We have a different reason to pour scorn upon Sir Cecil, however. In 1750 he built a house on Eastgate in Lincoln, to the northeast of the Cathedral. This house, named Eastgate House, was extended in 1763 but an old stone structure interrupted Sir Cecil’s views of Lincoln Cathedral. That couldn’t be allowed, and so the edifice was demolished… unfortunately for us today, that structure was the remains of the Roman Upper East Gate to the city.

The remains of Lincoln's Roman East Gate, drawing by Nathan Drake c.1740.
The remains of Lincoln’s Roman East Gate, drawing by Nathan Drake c.1740. Image via It’s About Lincoln.

This particular gate had only been rediscovered in 1730 as it had been walled up and formed part of the north gable end of a house on one side and a stable on the other.

Eastgate House was further added to in the nineteenth-century; Sir Cecil’s original house has gone the same way as the remains of the Roman Upper East Gate and no longer survives but one of the later wings can still be seen. It is now part of the Lincoln Hotel and, in front of the hotel, the foundations of the old East Gate – all that remained after Sir Cecil’s handiwork – are visible. They were uncovered in 1945 during excavations to lay new sewers. Before it was pulled down, the East Gate looked very similar to the nearby Newport Gate, which – as it was not blocking an important view – has managed so far to stand the test of time, although, in recent years, lorries have been known to get stuck beneath it, causing damage.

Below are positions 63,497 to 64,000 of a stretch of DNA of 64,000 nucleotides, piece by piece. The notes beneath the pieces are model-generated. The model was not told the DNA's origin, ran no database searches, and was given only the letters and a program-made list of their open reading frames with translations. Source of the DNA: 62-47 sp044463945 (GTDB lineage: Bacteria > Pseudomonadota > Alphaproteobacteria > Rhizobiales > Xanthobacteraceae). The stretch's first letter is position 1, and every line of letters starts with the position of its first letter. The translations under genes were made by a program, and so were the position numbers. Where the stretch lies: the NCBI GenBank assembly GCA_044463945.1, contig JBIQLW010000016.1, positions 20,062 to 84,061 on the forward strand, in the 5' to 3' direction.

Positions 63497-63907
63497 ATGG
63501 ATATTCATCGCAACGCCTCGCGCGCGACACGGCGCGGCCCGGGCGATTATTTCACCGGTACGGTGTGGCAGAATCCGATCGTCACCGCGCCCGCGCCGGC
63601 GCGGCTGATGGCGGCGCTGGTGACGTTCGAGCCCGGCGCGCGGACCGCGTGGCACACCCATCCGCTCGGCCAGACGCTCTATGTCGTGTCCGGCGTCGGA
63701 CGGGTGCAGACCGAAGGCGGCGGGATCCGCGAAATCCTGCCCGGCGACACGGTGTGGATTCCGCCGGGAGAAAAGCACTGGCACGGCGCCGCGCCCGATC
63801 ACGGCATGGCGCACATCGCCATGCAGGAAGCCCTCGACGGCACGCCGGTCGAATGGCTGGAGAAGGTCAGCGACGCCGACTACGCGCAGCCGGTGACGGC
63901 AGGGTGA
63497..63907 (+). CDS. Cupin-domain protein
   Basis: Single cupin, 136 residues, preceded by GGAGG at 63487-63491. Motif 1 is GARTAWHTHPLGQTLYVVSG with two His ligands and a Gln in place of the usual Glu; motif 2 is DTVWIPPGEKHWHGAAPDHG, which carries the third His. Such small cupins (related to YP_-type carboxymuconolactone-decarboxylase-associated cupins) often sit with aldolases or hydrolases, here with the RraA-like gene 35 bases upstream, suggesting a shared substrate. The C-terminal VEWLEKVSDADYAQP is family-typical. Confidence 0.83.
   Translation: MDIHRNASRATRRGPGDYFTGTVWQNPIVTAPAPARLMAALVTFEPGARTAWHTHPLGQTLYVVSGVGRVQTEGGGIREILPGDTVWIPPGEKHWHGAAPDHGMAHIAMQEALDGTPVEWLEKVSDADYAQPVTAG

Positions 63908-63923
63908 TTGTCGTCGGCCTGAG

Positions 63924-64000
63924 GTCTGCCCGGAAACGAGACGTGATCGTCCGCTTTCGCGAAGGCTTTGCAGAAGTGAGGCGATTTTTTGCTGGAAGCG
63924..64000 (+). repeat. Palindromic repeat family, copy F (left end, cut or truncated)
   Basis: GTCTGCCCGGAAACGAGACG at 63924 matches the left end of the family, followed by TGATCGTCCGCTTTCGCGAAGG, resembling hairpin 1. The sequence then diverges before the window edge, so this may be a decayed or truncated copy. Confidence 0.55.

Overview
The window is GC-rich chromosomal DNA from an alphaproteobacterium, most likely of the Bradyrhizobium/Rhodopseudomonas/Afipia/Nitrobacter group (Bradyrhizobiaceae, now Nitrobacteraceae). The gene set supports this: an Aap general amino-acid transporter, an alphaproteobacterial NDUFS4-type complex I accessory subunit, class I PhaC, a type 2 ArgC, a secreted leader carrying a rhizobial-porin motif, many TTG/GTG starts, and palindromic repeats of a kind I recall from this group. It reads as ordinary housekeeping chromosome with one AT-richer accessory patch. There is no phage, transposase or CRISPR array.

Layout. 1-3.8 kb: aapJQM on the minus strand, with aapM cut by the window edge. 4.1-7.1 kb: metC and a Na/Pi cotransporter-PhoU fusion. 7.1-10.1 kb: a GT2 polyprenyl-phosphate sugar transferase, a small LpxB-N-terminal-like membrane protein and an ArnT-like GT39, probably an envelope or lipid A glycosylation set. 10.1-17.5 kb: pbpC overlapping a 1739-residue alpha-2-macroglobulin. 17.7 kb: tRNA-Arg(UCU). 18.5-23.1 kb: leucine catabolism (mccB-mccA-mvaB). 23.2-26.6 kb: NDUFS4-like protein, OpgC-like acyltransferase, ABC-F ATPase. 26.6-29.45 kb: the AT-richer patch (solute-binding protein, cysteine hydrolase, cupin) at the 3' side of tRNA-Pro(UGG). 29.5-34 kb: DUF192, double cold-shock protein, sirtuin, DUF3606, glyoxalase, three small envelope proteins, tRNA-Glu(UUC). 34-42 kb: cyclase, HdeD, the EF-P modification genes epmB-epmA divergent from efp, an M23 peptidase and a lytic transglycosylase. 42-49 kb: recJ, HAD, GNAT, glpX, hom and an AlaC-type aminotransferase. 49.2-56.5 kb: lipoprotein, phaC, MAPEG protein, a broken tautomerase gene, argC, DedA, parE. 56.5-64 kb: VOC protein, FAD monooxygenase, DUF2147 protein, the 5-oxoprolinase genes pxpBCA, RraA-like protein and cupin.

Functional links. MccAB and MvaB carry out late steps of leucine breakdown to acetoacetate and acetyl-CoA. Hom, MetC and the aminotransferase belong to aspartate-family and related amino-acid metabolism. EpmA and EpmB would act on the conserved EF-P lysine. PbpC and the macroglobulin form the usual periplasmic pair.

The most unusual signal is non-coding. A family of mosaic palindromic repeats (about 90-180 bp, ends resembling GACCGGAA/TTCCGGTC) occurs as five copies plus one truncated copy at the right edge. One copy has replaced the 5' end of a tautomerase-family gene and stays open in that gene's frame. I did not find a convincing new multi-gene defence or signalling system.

Newport Arch, Lincoln by Nathan Drake, 1756
Newport Arch, Lincoln by Nathan Drake, 1756; The Collection: Art & Archaeology in Lincolnshire (Usher Gallery)

Around the same time as he was destroying the Roman heritage of the city of Lincoln, Sir Cecil started building a country seat at Fillingham, about ten miles north. This fine house, built in the style of a Gothic castle, he named Somers or Summer Castle after his wife, Dame Esther Wray née Summers (or Somers), although it is also now known as Fillingham Castle.

Little is known of Dame Esther; she was born around 1735 and is said to be the daughter of a James Summers. We love a challenge, and have tried our hardest to uncover Dame Esther’s origins but – at the moment – we are having to admit defeat although we can add a little more information to her story. From our research, it appears likely that she is from Essex and certainly the Wrays were married by the summer of 1763 for the Leeds Intelligencer newspaper recorded ‘Sir Cecil Wray and Lady’ amongst the arrivals in Scarborough in their 19th July edition.